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From 'friends list' to A list

Club operators prop up and -- let's face it -- keep an eye on one another with 'industry night.' Yes, regular folks are welcome too.

January 13, 2008|Kevin Capp | Special to The Times

In Las Vegas clubland, the Mafia adage "keep your friends close and your enemies closer" takes the form of (what else?) a party. Here, the fight to fill up the dance floor and those all-important VIP tables is so fierce that competing venues have to woo guys and gals who toil at other clubs.

It's called "industry night," one evening a week set aside for locals -- as necessary a component for clubs as a DJ booth.

Despite its exponential growth, Vegas is in many ways still a small town where whom you know matters, and that's especially true on the night-life circuit, says Bob Shindelar, director of VIP services for Tao nightclub inside the Venetian, the site of "Worship Thursdays," one of the most popular industry parties.

He says that by taking care of his "friends" (read: competition) by making sure they automatically come to the front of Tao's long lines or giving them discounted bottle-service at a choice VIP table in the thick of the action, he's ensuring that he not only has added loyal customers but also de facto members of his promotional staff.

"There are residuals that come back in the long run," he says.

Yes, everyone is welcome at such events -- locals and visitors alike. For outsiders, the lure is an amped-up venue stacked with well-heeled, well-dressed insiders and their attractive pals. To impress their colleagues, managers will often hire out-of-town DJs, dole out gift bags (especially to women) or have drink specials.

So what are the elements that make a solid industry soiree? Perhaps most important, it has to be a night that doesn't step on some other club's shiny shoes, lest it ostracize the venue and prevent that core industry audience from ever entering. Also important: striking a deal with another club to guarantee a steady flow of people.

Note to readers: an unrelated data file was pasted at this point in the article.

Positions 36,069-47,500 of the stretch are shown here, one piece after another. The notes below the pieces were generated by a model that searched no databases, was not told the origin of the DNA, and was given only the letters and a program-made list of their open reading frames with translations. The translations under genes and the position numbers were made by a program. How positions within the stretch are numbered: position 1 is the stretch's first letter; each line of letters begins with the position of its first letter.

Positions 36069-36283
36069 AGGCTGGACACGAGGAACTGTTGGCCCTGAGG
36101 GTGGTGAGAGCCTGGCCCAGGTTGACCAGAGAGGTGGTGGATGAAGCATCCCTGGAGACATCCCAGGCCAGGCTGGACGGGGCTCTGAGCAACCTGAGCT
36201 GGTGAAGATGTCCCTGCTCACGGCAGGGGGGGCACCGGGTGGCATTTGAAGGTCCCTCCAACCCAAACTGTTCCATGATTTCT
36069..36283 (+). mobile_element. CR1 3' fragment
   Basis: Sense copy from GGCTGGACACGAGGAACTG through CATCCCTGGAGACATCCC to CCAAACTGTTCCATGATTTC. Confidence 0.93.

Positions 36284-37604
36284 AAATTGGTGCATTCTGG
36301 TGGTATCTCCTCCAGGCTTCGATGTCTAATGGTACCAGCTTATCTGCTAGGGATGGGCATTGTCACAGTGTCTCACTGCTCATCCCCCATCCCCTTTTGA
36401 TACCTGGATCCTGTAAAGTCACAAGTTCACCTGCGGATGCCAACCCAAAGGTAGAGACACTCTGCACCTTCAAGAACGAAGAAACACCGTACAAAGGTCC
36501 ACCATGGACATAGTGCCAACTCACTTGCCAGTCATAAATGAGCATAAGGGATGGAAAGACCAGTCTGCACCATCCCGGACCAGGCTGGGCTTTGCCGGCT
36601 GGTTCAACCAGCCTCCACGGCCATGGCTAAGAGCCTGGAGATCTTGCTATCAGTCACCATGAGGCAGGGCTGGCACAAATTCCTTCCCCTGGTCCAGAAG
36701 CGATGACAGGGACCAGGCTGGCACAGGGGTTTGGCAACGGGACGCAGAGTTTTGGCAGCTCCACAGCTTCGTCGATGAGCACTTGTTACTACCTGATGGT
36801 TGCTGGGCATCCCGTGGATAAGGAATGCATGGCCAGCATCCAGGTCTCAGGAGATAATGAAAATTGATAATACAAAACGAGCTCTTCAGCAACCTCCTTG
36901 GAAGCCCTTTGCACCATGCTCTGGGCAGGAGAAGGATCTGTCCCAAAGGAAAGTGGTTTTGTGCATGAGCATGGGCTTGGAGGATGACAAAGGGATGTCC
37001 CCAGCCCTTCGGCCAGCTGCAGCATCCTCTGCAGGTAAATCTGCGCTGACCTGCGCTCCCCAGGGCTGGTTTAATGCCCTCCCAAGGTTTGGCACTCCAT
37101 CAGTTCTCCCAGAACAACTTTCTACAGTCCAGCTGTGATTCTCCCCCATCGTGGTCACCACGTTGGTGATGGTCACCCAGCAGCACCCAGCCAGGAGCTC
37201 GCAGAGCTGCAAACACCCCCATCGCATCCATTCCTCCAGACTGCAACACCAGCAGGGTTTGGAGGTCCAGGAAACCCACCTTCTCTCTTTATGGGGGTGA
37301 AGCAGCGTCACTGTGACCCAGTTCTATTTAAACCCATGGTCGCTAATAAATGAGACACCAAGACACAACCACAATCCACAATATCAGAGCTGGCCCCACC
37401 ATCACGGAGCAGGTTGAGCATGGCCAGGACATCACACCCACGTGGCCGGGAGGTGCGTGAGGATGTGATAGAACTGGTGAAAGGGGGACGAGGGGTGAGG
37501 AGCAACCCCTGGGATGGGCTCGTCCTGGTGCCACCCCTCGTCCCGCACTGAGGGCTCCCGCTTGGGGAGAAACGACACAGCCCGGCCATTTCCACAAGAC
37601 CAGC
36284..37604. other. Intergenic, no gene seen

"Everybody talks about 'we gotta do a locals night.' But it's a challenge, because there are all these different alliances," says Jack Lafleur, who used to promote the Hard Rock's pool party Rehab.

The Playboy Club inside the Palms rolled out the red carpet for choice locals and industry players Oct. 14 with its new weekly "Sunday After Dark" event by striking alliances with a smaller, more sophisticated and older demographic.

DJ Graham Funke served deck duty, dropping a contemporary mix with a smooth retro glaze, and femme fatales sporting bunny ears darted around. Mike Fuller, director of marketing for the N9NE Group, which operates the Playboy Club, stood by the dance floor, as an endless stream of night-life glitterati came by to say hello. It's a personal touch that makes people feel special and welcome.

"When they're not working, they're going out to clubs," says Fuller of his club colleagues. "We're delivering each other people. It's a symbiotic relationship. We're going to support you; you're going to support us. It's just a way of maintaining relationships."

Usually, clubs select which night of the week they're going to lavish attention on their buddies well before opening day, but the Playboy Club waited nearly a year. Why?

For one, Moon nightclub, on the tip-top of the Palms' second tower, just one floor above Playboy Club, already established Tuesday as its industry night, and it was going well. And changes were made to the Playboy Club's design recently -- from adding seating to more fully separating the gambling area from the club area -- that demanded a promotion to usher in the alterations and make it official.

Besides, it takes a long time to set up these things, Fuller says. "There's a lot of detailed marketing involved. It's not a volume game. Great local parties are built on a person-to-person level."

Ultimately, it's those people who will make your club red-hot during industry night and during the weekend, because word-of-mouth, more than e-mail blasts or billboards, is the most valuable advertising currency. Brandon Roque, a promoter at Tao during its "Worship" party and at Blush inside the Wynn for its Tuesday night industry get-down, says that, although luring the competition to your venue on selected nights is key, there are rules to the game.

"I never talk business when I'm at somebody else's club. That's considered poaching. I can't stand it at my venues," he says, adding: "There's really no need to. Everybody knows I work at Tao."

But it's not as easy as picking a night anymore. They're already taken.

"It's going to be fascinating to see what nights these [new] clubs pick," says Marc Jay, who now works as a freelance promoter and club concert organizer. "We're running out of days of the week."

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